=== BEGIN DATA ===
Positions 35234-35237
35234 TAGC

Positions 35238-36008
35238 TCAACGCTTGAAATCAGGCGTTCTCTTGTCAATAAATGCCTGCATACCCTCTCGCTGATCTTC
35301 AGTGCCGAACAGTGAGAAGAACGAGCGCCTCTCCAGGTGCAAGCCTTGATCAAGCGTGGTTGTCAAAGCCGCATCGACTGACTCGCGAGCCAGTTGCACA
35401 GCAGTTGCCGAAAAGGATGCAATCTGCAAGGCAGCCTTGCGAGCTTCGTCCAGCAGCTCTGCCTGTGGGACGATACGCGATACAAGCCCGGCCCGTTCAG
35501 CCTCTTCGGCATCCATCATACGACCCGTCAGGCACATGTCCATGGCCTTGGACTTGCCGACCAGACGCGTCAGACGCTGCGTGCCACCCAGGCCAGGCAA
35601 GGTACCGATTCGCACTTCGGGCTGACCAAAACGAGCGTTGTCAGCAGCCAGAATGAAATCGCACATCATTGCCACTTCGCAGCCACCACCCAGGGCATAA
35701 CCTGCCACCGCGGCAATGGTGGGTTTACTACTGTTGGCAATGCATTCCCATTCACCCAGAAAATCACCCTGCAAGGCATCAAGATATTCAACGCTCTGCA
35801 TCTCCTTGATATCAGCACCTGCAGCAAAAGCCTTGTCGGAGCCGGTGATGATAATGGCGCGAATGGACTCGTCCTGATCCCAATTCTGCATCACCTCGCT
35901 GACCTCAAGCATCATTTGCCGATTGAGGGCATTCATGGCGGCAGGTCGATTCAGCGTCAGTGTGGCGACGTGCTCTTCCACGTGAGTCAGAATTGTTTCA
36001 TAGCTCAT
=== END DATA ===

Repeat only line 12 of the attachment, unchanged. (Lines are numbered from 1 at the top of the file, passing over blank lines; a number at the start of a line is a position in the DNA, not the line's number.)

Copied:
36001 TAGCTCAT